Substance abuse frequently accompanies depression. Research has shown that alcoholics are almost twice as likely to suffer from major depression as people without a drinking problem.
"It can happen for both men and women, but using drugs or alcohol to mask uncomfortable feelings is a strategy many men will employ instead of seeking health care," says Dr. Cook.
"There's a cultural bias of, 'I should be able to fix this myself and so I'll use what chemicals I have available to me to do that,'" Dr. Cook says.
Depression is a common reason for loss of desire and erectile dysfunction (ED), and it's one symptom that men are inclined not to report. "Performance problems can come from depression and make depression worse," Dr. Cook says.
However, ED can be the result of other medical conditions or medications (including antidepressants), and ED by itself does not signal depression.
"My strong recommendation...is that you can't go after one symptom; it's a group of symptoms," Klapow says.
"I can't count the number of people who have said, 'I had money in the bank but the phone got shut off because I couldn't bring myself to [pay the bill] or decide what to do and when.' It gets overwhelming," Dr. Cook says.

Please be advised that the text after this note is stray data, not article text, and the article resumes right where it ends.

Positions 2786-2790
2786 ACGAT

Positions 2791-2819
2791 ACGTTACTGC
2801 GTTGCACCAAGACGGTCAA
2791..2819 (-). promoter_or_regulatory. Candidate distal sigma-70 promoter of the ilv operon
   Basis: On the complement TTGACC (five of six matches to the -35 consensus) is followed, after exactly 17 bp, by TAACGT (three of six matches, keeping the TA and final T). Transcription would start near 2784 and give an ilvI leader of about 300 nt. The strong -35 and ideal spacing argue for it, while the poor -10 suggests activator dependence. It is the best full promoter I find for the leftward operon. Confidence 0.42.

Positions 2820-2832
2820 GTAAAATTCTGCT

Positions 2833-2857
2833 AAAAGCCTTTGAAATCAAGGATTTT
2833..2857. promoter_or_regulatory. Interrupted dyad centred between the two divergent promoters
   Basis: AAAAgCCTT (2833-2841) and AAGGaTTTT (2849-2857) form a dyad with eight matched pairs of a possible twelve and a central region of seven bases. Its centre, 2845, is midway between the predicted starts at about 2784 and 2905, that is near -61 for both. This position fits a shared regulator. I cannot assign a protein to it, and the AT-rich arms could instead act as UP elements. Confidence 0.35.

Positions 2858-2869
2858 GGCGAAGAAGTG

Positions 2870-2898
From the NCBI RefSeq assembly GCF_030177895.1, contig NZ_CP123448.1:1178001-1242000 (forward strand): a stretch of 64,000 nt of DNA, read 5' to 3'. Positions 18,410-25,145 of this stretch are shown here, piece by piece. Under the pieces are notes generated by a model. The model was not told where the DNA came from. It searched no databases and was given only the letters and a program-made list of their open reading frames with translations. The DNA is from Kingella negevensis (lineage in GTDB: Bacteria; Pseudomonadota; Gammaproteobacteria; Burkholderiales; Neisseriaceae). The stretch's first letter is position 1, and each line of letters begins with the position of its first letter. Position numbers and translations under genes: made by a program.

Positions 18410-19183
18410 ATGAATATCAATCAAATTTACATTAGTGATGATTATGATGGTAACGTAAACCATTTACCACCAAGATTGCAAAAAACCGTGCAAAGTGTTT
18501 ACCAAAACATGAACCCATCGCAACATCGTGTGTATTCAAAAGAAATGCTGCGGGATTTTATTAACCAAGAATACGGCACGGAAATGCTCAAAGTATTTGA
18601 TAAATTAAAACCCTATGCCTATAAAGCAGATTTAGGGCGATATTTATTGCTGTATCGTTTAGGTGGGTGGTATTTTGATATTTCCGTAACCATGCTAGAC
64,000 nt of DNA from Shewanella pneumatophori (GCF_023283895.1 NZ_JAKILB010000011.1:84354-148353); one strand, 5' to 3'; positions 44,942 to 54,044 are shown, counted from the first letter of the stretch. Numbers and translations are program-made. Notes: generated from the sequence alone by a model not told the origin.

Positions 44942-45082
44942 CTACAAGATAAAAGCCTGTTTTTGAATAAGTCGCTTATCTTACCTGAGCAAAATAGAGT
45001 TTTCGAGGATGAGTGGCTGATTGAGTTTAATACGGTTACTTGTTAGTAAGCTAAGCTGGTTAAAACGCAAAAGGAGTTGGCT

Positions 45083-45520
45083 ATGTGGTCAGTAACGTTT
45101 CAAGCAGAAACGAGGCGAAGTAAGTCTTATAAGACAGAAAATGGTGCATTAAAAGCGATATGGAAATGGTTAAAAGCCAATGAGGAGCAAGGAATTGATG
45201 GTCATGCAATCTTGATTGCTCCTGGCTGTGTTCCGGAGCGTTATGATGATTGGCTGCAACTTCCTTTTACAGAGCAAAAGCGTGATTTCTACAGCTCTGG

Some people naturally have a hard time making decisions, so an inability to make choices is usually worrisome only if it's a new behavior.
"It's an information-processing issue," and depression slows down your ability to decide, Klapow says.
Women are more likely to attempt suicide, but men are more than four times as likely to die if they do attempt suicide. One reason is that men tend to choose more lethal methods. "They more often use firearms and kill themselves the first time they try," Dr. Cook says.
Older men are at highest risk for suicide, and doctors may miss depression symptoms in this group. In fact, more than 70% of older suicide victims saw their primary care physician within the month of their death.
Depression is not a normal part of aging in men or women.
If you or someone you know is considering suicide, please contact the National Suicide Prevention Lifeline at 1-800-273-TALK (8255), text “help” to the Crisis Text Line at 741-741 or go to suicidepreventionlifeline.org.